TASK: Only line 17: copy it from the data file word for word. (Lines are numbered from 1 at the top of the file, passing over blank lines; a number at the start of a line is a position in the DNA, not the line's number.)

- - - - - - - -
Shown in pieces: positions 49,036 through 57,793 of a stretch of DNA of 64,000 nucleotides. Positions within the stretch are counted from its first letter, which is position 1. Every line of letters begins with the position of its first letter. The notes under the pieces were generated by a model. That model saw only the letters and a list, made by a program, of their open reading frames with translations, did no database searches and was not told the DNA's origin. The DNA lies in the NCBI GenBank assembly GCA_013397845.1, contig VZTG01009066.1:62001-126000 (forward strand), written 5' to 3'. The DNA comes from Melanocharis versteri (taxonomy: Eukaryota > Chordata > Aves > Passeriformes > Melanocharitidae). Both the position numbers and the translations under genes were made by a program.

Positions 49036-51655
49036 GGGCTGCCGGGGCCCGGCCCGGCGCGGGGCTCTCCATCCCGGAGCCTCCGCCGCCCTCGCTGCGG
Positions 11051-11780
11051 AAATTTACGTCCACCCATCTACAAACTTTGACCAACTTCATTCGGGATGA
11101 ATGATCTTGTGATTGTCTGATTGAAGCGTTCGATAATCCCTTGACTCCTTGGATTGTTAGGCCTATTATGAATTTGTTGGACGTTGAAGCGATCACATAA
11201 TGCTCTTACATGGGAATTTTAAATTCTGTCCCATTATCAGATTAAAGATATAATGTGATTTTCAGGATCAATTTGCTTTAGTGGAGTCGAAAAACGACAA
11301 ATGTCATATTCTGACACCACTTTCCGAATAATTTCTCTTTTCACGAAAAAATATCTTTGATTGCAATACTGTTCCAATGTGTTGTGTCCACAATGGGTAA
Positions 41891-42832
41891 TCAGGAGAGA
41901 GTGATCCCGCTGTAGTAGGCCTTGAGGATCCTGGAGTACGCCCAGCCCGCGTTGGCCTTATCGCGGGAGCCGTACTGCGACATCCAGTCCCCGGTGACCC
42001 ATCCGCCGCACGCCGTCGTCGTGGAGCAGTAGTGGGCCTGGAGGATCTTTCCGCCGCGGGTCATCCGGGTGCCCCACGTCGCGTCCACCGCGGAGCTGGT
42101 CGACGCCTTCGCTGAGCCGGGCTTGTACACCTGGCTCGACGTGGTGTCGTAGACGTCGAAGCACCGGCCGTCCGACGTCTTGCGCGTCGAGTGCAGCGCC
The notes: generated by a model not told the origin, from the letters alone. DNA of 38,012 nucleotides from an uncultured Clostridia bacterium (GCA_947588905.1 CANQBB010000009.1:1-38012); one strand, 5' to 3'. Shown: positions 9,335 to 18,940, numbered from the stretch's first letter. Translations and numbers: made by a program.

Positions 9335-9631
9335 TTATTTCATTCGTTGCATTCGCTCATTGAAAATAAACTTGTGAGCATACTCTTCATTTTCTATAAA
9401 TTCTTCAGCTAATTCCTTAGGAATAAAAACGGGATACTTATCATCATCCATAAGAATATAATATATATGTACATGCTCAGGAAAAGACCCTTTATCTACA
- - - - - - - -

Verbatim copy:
9401 TTCTTCAGCTAATTCCTTAGGAATAAAAACGGGATACTTATCATCATCCATAAGAATATAATATATATGTACATGCTCAGGAAAAGACCCTTTATCTACA